Wednesday, October 21, 2009

When Our System Confronts Pure Tragedy

Yesterday in Miami, Ronald Salazar was sentenced to two consecutive life sentences for rape and first degree murder. The story is here.

I assume somewhere else in the world yesterday, some defendant or two, or more, were sentenced to life terms for murder, rape, kidnapping. It is what our system was meant to do, take violent criminels off the streets so they can never commit what we deem the most serious crimes, again.

Our system has evolved though. We now send people to prison for life if they've sold too much drugs, or have committed too many other types of crimes. Life in prison is no longer reserved for those that have killed, or almost killed.

Everyday our system confronts crime. Car theft, credit card fraud, mortgage fraud, and other personal and property crimes. Prosecutors hand out jail sentences, argue for no bond, and our system further blurs the lines between those who belong in jail, and those who don't.

Ronald Salazar was 14 when he raped and murdered his sister. His parents did not hire a lawyer for him nor support him through the process. I'm not blaming them, just stating this as a fact. He tried to put on an insanity defense, but his post-crime activities didn't convince the jury that he didn't know what he was doing. The prosecutor assigned, was one of the most senior homicide prosecutors in the state attorney's office. I wasn't there for the trial, so I can't say whether Mr. Salazar has a shot on appeal. Most defendants don't.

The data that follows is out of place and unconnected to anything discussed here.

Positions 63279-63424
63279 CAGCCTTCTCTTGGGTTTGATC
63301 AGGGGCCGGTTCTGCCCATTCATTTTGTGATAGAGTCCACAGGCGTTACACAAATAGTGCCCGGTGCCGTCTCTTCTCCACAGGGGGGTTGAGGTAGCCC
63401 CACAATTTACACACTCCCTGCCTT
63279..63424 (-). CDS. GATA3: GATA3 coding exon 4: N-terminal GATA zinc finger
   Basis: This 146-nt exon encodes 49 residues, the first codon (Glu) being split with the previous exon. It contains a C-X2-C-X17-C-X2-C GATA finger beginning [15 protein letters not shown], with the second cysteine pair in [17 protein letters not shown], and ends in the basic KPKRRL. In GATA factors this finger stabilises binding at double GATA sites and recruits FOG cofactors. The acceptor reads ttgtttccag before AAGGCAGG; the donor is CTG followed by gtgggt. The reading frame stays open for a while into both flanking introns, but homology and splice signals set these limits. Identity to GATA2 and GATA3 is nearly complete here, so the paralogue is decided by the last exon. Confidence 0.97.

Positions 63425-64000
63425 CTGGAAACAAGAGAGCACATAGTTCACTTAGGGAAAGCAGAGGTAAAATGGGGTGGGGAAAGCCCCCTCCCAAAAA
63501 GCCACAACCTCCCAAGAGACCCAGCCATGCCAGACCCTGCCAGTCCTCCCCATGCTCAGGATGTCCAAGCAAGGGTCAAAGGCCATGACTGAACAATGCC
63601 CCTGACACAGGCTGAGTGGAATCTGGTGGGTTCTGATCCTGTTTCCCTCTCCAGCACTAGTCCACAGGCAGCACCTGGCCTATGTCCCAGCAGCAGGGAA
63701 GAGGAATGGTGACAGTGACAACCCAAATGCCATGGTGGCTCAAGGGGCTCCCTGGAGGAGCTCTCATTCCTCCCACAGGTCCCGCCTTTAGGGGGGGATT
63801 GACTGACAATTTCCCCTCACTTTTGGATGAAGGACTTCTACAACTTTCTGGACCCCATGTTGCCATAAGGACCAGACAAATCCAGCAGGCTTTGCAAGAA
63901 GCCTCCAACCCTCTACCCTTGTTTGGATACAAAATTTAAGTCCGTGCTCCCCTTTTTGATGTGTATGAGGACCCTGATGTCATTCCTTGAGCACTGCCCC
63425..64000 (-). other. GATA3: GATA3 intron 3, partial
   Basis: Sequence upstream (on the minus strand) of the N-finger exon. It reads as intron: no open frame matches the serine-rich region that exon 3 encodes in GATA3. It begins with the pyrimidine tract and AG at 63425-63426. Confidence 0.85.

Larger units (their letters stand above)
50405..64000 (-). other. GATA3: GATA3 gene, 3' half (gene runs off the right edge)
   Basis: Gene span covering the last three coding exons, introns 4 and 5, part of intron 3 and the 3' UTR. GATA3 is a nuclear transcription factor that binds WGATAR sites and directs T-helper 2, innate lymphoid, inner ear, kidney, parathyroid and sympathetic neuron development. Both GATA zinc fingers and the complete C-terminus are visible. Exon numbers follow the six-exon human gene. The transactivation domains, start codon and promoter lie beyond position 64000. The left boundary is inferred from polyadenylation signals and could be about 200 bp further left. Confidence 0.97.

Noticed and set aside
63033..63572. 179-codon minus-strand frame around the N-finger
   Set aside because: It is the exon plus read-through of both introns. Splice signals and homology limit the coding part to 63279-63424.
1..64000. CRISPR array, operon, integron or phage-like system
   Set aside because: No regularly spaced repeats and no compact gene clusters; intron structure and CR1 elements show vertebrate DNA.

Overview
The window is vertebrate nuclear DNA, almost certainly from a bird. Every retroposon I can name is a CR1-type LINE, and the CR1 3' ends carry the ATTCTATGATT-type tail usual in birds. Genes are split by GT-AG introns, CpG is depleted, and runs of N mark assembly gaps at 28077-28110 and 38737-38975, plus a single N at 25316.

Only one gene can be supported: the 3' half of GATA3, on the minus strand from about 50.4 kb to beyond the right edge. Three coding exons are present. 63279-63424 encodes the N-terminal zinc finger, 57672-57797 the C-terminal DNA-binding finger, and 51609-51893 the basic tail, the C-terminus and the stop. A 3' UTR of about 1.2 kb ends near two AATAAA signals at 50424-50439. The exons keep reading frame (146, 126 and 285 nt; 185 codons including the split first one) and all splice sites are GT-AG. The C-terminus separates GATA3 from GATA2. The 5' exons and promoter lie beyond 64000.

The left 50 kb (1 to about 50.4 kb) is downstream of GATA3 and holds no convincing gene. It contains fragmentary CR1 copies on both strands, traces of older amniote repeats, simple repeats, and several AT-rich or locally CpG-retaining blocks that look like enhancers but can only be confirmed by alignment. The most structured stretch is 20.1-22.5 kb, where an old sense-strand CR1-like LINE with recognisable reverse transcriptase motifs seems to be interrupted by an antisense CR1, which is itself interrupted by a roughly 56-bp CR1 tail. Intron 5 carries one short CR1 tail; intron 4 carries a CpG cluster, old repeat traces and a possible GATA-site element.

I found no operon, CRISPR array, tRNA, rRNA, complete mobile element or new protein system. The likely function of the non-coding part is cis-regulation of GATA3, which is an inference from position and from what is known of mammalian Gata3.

The trial was not a circus, or a media spectacle. The story mentions a nearly empty gallery at the reading of the verdict.

This, to me, is one of the most tragic cases I've seen. It defines pure tragedy. These parents have lost a daughter and will live the rest of their lives knowing their son is in prison. With no parole in Florida Mr. Salazar knows now, at the age of 19, that barring a successful appeal, he will eventually die in prison.

I saw no post-trial press conference by either side, no inflammatory comments, no sense of joy in the community, or concern that a 19 year old will die in prison.
This, is how we confront pure tragedy. Quietly, professionally, and without any sense of satisfaction.

Brian Tannebaum is a criminal defense lawyer in Miami, Florida practicing in state and federal court. Read his free ebook The Truth About Hiring A Criminal Defense Lawyer. To learn more about Brian and his firm, Tannebaum Weiss, please visit www.tannebaumweiss.com

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